Life

Does The Word Disability Bother You?

dis-able_compressed

One of the best things about starting this blog is it has opened up dialogue between my friends and i about disability issues in my home country Zimbabwe, disability issues here in Australia and disability issues worldwide. The reoccurring theme i hear in these discussions from people without disabilities is their dislike of the word “disability.” I kid you not, i CRINGE each time someone without a disability says to me “i don’t like the word disability” or my favourite one “i don’t like the word disability cause i don’t believe anyone has a disability.” The award though goes to anyone who has ever said to me “Colleen i don’t see you as having a disability.” I find this quite interesting that people without disabilities do not like the word “disability” yet those of us with disabilities are comfortable very comfortable using the word. What i do have a problem with is the word disabled because it places emphasis on the disability rather the person whereas disability in the context of a person with a disability places emphasis on the person rather than the disability….So i guess my question is this why don’t people like the word disability? This is something that has really been on my mind the last few days. In order to answer the question, i’ll have a have a conversation with people who think this way in order to understand this and do a follow up post.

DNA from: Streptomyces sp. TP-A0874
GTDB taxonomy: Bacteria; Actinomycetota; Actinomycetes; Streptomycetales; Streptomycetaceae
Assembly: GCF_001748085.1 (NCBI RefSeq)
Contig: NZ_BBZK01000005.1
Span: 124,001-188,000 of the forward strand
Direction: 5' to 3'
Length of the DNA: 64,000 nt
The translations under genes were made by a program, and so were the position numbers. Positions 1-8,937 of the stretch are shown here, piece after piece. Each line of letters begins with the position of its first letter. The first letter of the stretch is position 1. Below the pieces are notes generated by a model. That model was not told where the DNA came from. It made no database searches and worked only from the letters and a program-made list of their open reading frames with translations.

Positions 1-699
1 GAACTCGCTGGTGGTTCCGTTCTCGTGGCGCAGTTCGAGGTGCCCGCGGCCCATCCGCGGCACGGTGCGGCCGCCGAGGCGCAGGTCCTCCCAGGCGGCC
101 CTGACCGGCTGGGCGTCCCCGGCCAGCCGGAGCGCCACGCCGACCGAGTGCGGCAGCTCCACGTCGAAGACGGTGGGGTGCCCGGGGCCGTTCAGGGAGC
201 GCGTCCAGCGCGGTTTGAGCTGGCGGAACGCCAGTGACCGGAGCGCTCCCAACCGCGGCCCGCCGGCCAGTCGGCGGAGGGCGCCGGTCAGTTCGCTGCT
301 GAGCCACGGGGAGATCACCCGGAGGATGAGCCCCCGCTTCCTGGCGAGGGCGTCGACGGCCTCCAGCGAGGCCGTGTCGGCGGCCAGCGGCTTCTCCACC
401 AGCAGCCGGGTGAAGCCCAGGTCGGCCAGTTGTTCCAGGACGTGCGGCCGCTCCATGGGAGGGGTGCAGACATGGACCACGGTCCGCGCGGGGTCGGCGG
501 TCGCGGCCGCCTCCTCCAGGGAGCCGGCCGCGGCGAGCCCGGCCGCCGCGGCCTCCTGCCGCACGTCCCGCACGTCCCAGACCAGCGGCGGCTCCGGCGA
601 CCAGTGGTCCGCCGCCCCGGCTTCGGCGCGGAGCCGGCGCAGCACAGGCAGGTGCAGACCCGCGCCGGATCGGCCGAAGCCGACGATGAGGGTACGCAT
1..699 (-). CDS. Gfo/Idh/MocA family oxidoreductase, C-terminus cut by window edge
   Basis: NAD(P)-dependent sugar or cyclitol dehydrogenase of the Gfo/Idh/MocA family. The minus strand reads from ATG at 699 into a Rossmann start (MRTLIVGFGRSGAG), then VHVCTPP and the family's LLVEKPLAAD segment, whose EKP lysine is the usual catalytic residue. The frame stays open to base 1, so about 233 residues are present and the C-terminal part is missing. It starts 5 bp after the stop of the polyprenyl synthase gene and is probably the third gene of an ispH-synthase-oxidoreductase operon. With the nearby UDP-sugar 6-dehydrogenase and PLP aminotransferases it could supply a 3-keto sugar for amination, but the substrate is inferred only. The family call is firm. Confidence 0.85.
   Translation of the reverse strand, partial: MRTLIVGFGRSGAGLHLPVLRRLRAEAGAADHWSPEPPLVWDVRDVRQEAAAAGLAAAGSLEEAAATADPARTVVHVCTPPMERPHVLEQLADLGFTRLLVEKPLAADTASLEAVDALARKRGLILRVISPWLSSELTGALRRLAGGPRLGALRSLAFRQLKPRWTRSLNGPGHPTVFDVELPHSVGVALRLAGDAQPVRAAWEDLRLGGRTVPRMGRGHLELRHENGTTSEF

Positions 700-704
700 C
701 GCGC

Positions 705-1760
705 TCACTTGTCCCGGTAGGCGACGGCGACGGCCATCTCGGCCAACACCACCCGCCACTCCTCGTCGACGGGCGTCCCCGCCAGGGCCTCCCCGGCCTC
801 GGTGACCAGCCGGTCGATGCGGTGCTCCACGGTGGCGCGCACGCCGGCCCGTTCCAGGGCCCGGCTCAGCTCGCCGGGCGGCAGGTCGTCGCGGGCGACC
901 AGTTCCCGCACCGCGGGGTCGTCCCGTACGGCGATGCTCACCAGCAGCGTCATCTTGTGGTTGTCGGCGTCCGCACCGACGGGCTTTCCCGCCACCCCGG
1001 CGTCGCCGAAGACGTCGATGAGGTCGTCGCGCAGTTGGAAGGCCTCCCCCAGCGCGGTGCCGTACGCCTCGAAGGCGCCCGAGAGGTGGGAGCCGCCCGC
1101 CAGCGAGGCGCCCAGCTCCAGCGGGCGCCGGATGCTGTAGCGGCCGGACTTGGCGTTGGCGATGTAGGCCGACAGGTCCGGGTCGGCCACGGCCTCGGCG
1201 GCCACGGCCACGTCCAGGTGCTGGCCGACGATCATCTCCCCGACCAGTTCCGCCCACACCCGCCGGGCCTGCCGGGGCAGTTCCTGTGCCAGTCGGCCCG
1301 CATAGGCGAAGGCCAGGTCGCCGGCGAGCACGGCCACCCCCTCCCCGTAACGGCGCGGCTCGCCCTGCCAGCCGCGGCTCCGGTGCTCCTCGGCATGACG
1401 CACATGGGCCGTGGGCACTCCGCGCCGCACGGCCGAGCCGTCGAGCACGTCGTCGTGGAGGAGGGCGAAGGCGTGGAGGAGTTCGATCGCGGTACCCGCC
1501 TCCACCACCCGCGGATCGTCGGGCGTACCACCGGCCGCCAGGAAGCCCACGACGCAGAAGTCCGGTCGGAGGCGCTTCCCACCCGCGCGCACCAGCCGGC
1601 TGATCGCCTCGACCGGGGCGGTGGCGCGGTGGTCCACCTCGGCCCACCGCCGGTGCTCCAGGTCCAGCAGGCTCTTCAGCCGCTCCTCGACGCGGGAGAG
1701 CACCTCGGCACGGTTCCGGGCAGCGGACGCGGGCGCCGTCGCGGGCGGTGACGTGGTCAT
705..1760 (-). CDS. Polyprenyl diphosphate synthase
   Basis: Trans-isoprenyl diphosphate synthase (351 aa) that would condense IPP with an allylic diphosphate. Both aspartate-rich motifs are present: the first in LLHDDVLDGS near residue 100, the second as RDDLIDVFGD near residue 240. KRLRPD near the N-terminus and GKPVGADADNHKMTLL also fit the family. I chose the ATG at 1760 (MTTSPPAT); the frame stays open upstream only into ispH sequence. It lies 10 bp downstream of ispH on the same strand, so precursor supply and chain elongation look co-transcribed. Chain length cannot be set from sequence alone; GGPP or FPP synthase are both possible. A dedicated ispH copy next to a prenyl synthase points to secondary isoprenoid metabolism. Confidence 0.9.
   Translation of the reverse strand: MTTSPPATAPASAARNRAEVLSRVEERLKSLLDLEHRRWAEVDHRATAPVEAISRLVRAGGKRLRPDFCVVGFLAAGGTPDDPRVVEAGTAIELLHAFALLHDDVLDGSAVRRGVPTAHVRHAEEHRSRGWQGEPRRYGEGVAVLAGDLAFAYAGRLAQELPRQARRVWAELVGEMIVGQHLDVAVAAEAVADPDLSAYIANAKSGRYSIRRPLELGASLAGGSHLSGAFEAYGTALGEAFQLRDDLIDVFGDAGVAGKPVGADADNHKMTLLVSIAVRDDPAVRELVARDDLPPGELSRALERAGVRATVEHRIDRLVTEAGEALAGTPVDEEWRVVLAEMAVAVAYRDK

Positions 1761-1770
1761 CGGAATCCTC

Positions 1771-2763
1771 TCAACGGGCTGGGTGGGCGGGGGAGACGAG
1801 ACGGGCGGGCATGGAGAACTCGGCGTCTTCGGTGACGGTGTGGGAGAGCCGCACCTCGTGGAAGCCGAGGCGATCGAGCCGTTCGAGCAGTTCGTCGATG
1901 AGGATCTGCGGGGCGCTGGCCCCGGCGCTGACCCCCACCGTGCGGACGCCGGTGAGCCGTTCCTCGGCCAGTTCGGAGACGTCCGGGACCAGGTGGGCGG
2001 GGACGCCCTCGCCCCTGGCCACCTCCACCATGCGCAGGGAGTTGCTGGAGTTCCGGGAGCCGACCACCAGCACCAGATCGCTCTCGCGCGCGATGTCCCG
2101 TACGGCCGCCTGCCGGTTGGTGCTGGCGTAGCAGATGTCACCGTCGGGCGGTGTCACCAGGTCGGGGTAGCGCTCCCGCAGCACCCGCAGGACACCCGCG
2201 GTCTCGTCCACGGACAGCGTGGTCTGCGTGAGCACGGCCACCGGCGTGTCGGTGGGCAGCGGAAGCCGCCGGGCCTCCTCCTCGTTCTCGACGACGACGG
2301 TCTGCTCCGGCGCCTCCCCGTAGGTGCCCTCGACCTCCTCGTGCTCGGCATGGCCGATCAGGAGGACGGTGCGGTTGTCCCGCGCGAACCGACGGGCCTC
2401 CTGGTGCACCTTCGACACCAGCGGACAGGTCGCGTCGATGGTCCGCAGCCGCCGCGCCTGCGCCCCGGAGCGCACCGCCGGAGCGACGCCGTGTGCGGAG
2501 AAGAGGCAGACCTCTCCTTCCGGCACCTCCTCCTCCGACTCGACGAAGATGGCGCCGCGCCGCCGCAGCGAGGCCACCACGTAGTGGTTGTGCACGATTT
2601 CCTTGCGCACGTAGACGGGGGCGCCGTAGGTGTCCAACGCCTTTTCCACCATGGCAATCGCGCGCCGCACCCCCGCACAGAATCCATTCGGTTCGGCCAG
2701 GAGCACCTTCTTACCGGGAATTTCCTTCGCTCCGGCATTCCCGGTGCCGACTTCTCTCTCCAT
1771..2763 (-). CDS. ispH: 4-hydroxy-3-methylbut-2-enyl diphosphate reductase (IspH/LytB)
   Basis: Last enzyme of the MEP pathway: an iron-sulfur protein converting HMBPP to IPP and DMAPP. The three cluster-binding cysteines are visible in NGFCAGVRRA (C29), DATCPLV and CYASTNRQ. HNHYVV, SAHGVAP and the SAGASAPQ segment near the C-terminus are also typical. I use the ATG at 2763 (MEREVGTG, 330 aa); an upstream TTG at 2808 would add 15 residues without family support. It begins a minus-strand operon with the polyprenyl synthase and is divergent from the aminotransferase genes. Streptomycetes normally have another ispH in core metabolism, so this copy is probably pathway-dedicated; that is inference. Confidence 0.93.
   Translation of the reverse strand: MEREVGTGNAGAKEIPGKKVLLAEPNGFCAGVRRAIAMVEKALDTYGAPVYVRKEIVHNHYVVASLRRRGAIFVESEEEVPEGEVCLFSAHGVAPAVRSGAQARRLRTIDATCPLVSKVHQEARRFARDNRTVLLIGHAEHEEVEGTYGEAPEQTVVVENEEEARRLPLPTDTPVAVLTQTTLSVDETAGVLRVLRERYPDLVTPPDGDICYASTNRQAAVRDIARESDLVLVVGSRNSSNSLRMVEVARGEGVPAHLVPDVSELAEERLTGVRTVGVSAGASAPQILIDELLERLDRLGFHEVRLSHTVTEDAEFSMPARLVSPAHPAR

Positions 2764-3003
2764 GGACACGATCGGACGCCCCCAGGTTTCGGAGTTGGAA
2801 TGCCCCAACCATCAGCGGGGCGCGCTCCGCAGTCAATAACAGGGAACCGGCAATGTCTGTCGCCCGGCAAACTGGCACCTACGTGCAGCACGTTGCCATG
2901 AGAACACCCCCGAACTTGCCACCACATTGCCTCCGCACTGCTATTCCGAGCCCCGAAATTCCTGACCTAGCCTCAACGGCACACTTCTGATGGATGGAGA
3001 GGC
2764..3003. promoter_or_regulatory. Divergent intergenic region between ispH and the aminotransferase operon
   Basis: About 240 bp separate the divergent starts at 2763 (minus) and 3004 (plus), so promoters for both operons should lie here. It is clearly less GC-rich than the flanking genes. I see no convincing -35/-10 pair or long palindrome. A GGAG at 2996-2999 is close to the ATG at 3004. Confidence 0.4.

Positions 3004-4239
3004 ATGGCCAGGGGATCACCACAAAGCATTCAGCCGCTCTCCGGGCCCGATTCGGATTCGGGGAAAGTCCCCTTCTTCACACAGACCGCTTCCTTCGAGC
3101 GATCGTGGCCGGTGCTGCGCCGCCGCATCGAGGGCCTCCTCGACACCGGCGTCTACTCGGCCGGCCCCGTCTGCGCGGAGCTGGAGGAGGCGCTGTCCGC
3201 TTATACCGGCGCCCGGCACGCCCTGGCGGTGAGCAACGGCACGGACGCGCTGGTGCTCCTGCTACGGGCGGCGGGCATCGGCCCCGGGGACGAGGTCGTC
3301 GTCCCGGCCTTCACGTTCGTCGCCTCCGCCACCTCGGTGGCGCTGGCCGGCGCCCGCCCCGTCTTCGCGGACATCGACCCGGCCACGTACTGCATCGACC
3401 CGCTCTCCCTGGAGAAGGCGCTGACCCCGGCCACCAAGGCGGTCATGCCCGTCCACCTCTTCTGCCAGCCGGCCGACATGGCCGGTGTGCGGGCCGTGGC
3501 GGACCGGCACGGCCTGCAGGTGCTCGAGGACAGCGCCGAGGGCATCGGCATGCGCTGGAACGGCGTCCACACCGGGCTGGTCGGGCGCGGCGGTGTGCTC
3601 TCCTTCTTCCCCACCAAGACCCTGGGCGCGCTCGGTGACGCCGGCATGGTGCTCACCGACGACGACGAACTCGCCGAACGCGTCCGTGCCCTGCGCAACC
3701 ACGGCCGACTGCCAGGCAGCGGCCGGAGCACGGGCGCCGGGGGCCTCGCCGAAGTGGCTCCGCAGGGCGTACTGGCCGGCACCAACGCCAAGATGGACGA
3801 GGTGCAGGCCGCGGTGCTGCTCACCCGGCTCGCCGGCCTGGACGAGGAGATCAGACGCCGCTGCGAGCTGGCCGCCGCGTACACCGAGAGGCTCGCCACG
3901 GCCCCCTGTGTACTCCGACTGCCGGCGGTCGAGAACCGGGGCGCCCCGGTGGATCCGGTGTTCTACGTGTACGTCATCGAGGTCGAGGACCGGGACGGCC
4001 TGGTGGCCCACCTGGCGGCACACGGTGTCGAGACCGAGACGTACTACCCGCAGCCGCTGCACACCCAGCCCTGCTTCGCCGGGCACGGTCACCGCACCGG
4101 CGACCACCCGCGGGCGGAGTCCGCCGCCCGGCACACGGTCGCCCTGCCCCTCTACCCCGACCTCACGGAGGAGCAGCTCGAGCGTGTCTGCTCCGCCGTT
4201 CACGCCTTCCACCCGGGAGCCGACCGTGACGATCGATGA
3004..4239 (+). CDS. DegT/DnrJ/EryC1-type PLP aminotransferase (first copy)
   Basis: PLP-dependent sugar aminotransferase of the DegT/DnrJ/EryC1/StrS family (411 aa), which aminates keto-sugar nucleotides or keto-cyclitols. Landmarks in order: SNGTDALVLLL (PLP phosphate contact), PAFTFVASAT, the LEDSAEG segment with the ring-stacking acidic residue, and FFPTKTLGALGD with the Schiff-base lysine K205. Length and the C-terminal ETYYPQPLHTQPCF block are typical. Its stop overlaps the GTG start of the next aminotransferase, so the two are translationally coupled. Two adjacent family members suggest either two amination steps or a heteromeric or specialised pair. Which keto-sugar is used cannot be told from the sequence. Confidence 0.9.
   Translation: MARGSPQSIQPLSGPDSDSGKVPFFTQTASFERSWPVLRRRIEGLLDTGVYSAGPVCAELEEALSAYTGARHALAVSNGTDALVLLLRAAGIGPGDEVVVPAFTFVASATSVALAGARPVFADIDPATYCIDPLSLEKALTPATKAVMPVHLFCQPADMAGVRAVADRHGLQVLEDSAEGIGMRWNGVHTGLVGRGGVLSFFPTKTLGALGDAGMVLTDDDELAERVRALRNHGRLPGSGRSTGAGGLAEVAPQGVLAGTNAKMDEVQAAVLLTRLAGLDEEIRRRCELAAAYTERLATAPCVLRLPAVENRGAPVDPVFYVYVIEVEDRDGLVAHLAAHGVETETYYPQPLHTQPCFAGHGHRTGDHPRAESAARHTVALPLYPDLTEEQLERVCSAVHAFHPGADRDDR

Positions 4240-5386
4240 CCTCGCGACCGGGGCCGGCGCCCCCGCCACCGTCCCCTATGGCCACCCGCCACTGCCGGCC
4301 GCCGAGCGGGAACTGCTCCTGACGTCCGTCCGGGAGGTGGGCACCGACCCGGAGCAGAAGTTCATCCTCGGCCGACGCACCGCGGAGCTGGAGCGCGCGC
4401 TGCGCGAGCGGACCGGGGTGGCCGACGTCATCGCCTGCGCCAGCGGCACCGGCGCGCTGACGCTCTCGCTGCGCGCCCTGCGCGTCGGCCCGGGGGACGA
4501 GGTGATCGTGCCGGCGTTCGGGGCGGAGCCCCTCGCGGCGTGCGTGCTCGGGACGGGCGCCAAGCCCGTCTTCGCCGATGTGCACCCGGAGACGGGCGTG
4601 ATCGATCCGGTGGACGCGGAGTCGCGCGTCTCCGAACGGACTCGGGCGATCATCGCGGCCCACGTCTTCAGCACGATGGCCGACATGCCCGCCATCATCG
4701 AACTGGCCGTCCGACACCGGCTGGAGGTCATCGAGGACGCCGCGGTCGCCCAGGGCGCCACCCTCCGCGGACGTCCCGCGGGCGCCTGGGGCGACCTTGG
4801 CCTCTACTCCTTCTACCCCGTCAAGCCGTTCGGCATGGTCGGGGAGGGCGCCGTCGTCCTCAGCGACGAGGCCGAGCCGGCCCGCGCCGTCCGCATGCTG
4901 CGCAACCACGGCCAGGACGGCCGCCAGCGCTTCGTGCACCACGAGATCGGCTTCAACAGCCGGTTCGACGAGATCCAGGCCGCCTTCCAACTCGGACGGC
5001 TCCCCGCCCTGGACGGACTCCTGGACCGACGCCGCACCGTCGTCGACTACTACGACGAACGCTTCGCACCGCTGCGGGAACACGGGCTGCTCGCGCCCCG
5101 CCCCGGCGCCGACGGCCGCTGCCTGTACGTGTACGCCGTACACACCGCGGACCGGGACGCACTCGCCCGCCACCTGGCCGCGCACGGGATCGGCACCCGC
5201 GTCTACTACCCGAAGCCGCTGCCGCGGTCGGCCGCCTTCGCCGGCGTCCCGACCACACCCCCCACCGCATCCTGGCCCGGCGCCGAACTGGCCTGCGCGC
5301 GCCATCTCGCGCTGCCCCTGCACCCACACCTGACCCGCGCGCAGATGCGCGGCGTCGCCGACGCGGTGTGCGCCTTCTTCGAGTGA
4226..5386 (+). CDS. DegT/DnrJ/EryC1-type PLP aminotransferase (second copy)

PS: if you do not like the word “disability” please comment and let’s have a conversation about it.

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2 thoughts on “Does The Word Disability Bother You?”

  1. In the two week that I have been in the UK, I have noticed that the word “disability” is used frequently and is considered normal. I have noticed this through out my orientation and induction to my university as they have talked about disability parking, online help, recording, toilets, housing and etc. So maybe this word has stood out to me because, coming from Zimbabwe, there seems to be a myriad more options to enable “disabled” people to be more comfortable. This is good.

    But I have also noticed it because I too don’t like the term “disabled”. I have always used the term “physically challenged”. Maybe that is the American influence that I have had, and I think Americans tend to really make great strides to be politically correct -always.

    Regardless, I dislike the term “disabled” because it has (for me) connotations of dis-empowerment, permanent helplessness- the complete opposite of able. However, I know several physically challenged people who are ambitious, empowered and full of hope. The word “disabled” also has connotations of disengagement- like you are un- done. I don’t like this. It gives you a sense of hopelessness.

    At the art school I used to oversee, we had three physically challenged and one psychologically challenged individual. Their challenges ranged from being born with no limbs to deafness, and abnormal height issues.We all called them challenged not disabled. We felt like this gave them a sense of self respect. We held them to the same standards as all the other students, but of course made provisions for them to be able to achieve their academic goals in spite of the challenges.

    You can overcome a challenge. But can one overcome an inability?
    The term physically challenged is much more empowering than the term disabled. So yes, the word disabled bothers me. ….alot!

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